K12: STEM Learning

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In many ways, the case for Science, Technology, Engineering and Math Education (STEM) should be a no-brainer. Unlike other subjects where Americans — in this most pragmatic of cultures — struggle to see the benefits that education reform holds for the “real world,” everyday life surrounds us with obvious STEM applications. Yet, the Noyce Foundation and its grantees reported numerous challenges to making STEM comprehensible, salient and actionable as a key educational issue. FrameWorks documents the conceptual challenges faced by communicators in translating expert views on STEM education, in both formal and informal learning environments, to the public and integrates this issue into the Core Story of Education framework, enriching its overall narrative and bringing new chapters into the story.


Telling the STEM Chapter of the Education Core Story: A Communications Toolkit 
This toolkit is a collection of framing research, recommendations, and sample communications designed to help leading voices explain learning in science, technology, engineering, and math in such a way that builds public understanding and will on STEM issues, while also supporting a broader reframed narrative about education as a public good.

The Power of Explanation: Reframing STEM and Informal Learning: A FrameWorks MessageMemo Supported by the Noyce Foundation (Multi-media version(PDF version
This MessageMemo, supported by the Noyce Foundation, summarizes the findings from an investigation of how Americans view STEM education, with a particular focus on informal learning contexts. It recommends specific reframing tools with demonstrate strong effects in addressing the conceptual challenges faced by communicators in translating expert views on this topic. 


STEM Starts Early: Grounding Science, Technology, Engineering, and Math Education in Early Childhood (2017).
This report summarizes evidence supporting the need for early learning opportunities in science, technology, engineering, and math (STEM) and makes recommendations about how to build public support for policies and programs that promote it. Released by Joan Ganz Cooney Center at Sesame Workshop and New America, it features an article by the FrameWorks Institute. Based on extensive research into how the public thinks about early learning, STEM, and education, this article lays out a clear narrative that science and education advocates can use to unite around science-based communications.

“You Have to Have the Basics Down Really Well”: Mapping the Gaps Between Expert and Public Understandings of STEM Learning
This report examines expert and public perspectives on STEM education and informal learning. FrameWorks researchers compare these expert and public perspectives in order to “map the gaps” that exist between these groups on issues of STEM learning. These gaps in understanding represent specific areas where reframing strategies and tools can be used to bring new information and ways of thinking about STEM education into public thinking and conversation.

Missing Matter: Holes in the Media Narrative about Informal and Formal STEM Learning.
This report analyzes media discourse on issues related to STEM education in both formal and informal contexts. Researchers qualitatively and quantitatively analyzed 283 relevant stories from newspapers, television broadcasts and news-oriented blogs between May 1, 2012 and May 1, 2013. The report concludes with reframing strategies that can be used to create new narratives on STEM learning and expand the public discourse on this issue.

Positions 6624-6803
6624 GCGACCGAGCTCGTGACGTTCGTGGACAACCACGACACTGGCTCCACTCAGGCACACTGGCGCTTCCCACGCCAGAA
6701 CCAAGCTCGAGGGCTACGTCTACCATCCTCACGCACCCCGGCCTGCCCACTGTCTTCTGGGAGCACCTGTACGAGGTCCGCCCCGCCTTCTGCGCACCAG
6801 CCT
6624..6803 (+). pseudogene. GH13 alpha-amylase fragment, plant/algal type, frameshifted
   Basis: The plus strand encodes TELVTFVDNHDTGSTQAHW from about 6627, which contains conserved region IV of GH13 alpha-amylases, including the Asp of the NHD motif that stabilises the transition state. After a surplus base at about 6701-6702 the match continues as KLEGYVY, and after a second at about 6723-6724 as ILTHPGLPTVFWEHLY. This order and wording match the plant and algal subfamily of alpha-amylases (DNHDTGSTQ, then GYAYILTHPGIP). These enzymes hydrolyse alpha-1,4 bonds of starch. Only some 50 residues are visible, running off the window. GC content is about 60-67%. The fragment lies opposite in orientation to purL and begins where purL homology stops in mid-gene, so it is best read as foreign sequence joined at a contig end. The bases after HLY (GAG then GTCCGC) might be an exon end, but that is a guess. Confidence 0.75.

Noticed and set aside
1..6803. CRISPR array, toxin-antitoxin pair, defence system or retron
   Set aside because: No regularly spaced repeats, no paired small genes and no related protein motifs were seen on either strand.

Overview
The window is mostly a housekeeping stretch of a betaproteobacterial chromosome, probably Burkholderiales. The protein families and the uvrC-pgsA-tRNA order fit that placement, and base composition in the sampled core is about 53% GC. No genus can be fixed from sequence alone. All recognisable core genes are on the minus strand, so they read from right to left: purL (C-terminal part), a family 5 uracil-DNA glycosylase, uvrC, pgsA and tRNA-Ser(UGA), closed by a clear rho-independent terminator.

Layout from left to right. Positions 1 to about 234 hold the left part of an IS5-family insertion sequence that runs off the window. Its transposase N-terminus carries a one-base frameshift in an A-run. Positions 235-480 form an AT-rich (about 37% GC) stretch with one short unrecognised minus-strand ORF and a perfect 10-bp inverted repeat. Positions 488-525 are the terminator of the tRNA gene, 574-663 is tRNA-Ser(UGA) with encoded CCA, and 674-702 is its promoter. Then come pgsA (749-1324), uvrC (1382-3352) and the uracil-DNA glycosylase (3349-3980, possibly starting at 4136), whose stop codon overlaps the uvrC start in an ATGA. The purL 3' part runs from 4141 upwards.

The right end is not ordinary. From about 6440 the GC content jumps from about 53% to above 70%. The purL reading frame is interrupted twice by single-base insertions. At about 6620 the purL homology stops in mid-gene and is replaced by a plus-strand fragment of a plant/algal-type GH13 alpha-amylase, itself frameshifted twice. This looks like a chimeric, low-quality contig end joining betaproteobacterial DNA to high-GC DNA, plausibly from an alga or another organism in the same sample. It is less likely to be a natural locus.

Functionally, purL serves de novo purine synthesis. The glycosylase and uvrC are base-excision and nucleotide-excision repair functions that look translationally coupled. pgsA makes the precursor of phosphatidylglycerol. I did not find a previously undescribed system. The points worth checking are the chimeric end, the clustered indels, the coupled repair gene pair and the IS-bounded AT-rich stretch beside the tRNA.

Narrative Holes in STEM Storytelling: A Field Frame Analysis
This report analyzes materials from 22 organizations that are currently advocating for STEM education reform in both formal and informal contexts. Analysis identifies three dominant narratives that STEM organizations are employing to argue for reform, and assesses the impacts of these stories on public thinking about STEM learning.


**NEW** FrameWorks Academy - Making the Case for STEM Learning
If you're a communicator working in afterschool, early childhood, K-12, or an informal science education institution, you might suspect that you need a better story on STEM. "Making the Case for STEM Learning" can help you learn to tell one. Based on FrameWorks Institute's research on the communications aspects of STEM learning, this course walks communicators through a tested narrative that can shift th public's attitudes, knowledge, and policy preferences on a wide range of important policy and practice issues. For a limited time, you can register in this course at no cost, thanks to the generous sponsorship of the Afterschool Alliance and funding from the Noyce Foundation. 

FrameWorks Delivers White House Speech about STEM and Early Learning
The White House held a symposium in April 2016 to highlight the need to promote active STEM learning for young children and to celebrate leaders who are advancing it in the public and private sectors. At the event, Susan Nall Bales, founder, chair of the board, and senior advisor at the FrameWorks Institute, called on champions of early learning to use communications science to make a more powerful case for science, technology, engineering, and math (STEM) education for young children.

Afterschool STEM Hub
The Afterschool STEM Hub has a rock-solid case for why America should expand opportunities for STEM learning to the after school hours, but the public is likely to assume that kids should “just recharge” once the school bell rings. When the facts don’t fit the frame, the frame stays and the facts go—so FrameWorks worked with the Afterschool STEM Hub’s group of researchers, advocates, and practitioners to develop a shared strategy for communicating their perspective more effectively. This comprehensive toolkit helps make the strategy easy to use.

(STEM animation produced by the FrameWorks Institute)